You Can Now Pay For iTunes and App Store Purchases With Your Phone Bill in Three More Countries

Apple has expanded mobile phone billing to Denmark, Hong Kong, and Sweden, according to an updated support document on its website.


The feature is now supported by the carrier Three in each of the countries, in addition to SmarTone in Hong Kong and Telenor in Sweden.

The payment method enables customers to pay for iTunes Store content, App Store apps, iBooks, and Apple Music subscriptions without needing a debit or credit card, or even a bank account. Instead, purchases are added to a customer's mobile phone bill and paid off at the end of the month.

Mobile phone billing is already available to customers of select carriers in Austria, Belgium, France, Germany, Japan, Italy, Norway, Russia, Singapore, Switzerland, Taiwan, Turkey, Saudi Arabia, and the United Arab Emirates.

Apple's support document explains how to set up mobile phone billing in the iTunes Store on both iPhone and iPad and Mac and PC.


Discuss this article in our forums

Lawyer for Julian Assange’s accuser says he’s ‘violating’ her in the media

Https%3a%2f%2fblueprint-api-production.s3.amazonaws.com%2fuploads%2fcard%2fimage%2f311657%2fe06120e8180a4d0aa8ff7ec74e358160

Feed-twFeed-fb

Julian Assange on Wednesday released his account of the events that led to him being accused of rape in Sweden in 2010, earning the ire of the lawyer for his accuser, who said he was “violating” her client in the media.

From the Ecuadorian embassy in London where he remains confined, the WikiLeaks founder leaked the testimony he gave in November to Swedish prosecutors.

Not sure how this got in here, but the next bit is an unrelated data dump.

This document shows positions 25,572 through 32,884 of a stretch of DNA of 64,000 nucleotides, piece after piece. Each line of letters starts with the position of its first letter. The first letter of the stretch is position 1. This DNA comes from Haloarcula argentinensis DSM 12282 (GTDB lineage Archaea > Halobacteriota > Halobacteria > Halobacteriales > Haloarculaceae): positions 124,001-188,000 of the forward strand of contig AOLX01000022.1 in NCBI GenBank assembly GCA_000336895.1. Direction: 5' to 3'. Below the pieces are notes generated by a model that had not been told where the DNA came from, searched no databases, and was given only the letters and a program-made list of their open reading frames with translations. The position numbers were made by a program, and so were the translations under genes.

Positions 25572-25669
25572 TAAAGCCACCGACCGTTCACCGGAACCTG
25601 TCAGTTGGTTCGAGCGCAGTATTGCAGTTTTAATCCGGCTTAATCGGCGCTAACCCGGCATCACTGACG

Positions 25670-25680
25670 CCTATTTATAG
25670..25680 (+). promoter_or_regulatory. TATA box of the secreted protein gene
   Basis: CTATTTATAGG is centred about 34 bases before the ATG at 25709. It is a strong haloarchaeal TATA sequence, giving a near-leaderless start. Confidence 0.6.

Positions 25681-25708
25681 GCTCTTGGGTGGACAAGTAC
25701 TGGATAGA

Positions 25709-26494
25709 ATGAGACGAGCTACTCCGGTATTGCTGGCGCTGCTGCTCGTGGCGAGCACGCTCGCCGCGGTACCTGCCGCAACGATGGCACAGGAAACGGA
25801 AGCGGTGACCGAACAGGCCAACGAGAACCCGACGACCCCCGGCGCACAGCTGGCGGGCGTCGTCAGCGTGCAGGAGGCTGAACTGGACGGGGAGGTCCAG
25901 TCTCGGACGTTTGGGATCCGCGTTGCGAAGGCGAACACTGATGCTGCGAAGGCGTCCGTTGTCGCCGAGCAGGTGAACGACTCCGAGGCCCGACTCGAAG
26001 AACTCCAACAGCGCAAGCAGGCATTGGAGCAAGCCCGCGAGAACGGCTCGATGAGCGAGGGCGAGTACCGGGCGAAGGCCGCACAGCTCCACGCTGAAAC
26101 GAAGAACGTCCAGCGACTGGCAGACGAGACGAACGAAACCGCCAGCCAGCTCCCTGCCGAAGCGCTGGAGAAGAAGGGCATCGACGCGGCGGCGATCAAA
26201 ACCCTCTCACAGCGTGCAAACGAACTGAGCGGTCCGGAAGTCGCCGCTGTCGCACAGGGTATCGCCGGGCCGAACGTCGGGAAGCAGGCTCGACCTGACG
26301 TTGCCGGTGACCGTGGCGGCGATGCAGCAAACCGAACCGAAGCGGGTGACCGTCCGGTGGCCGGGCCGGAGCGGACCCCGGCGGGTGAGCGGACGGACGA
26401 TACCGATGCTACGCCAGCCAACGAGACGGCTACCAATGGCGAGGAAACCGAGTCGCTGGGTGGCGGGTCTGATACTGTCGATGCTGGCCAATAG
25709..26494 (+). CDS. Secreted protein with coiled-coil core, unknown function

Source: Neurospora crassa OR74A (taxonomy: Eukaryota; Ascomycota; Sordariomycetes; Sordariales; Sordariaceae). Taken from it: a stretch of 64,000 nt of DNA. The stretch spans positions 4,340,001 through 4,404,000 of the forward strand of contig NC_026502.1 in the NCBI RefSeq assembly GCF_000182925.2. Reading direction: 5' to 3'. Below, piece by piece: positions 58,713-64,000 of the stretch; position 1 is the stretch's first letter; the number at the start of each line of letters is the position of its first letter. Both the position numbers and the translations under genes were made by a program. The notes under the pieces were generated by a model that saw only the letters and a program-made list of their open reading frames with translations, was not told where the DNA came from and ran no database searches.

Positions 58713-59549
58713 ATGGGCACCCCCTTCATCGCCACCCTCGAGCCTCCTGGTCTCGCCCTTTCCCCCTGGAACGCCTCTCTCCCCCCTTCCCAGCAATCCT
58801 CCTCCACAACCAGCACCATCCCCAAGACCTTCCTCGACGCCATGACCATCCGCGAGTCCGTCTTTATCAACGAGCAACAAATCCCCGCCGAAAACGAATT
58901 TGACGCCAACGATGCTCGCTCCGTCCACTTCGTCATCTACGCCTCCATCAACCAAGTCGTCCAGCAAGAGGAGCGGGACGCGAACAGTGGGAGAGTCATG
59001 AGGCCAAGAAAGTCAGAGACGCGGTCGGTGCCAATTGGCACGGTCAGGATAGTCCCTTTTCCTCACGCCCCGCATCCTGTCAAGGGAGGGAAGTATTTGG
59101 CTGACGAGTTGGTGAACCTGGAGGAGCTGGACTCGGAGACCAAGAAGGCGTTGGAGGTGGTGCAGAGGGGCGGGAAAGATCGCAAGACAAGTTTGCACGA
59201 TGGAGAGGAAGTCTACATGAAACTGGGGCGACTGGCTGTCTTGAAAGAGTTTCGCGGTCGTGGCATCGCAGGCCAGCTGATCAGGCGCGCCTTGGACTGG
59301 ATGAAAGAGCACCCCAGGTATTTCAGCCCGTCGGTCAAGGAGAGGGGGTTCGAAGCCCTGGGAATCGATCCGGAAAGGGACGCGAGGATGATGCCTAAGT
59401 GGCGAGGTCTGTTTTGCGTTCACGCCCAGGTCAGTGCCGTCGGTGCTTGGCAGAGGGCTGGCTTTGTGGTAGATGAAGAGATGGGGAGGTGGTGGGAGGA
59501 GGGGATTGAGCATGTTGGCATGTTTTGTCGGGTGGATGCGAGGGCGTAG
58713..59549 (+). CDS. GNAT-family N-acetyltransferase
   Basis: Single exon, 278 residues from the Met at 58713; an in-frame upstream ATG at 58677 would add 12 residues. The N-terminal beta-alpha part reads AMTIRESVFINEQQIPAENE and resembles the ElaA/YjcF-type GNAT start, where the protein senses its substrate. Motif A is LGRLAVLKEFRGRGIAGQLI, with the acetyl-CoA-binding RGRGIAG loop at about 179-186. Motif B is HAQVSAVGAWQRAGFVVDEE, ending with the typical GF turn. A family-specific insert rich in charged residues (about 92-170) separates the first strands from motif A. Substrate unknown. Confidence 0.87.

In it, he declares he did not have sex with the woman as she slept — the centre of the accusations against him.

Swedish prosecutors are yet to charge Assange with a crime, and his testimony forms part of a preliminary investigation.  Read more…

More about Wikileaks, Sweden, Julian Assange, Australia, and World

The demise of this Swedish Christmas goat has come early

Https%3a%2f%2fblueprint-api-production.s3.amazonaws.com%2fuploads%2fcard%2fimage%2f301511%2fgoat

Feed-twFeed-fb

LONDON — Alas, even Sweden isn’t safe from the wrath of 2016. 

In our continued coverage of extended metaphors for this tumultuous year, here’s a holiday-themed analogy of well-intentioned calamity.   

The tale starts out quaintly enough. In the Swedish town of Gävle, there is a lovely holiday tradition of erecting a charming goat effigy. 

The structure, complete with red ribbons and twinkling lights, is built in tribute to the Scandinavian Yule Goat, a time-honored symbol of the season. 

The town gathers around the structure to greet the goat on the first day of Advent. According to the BBC, this year (for the goat’s 50th anniversary) around 2.3m kronor (£200,000; $250,000) was spent on its construction and the associated festivities.  Read more…

More about Traditions, Holidays, Christmas, Goat, and Sweden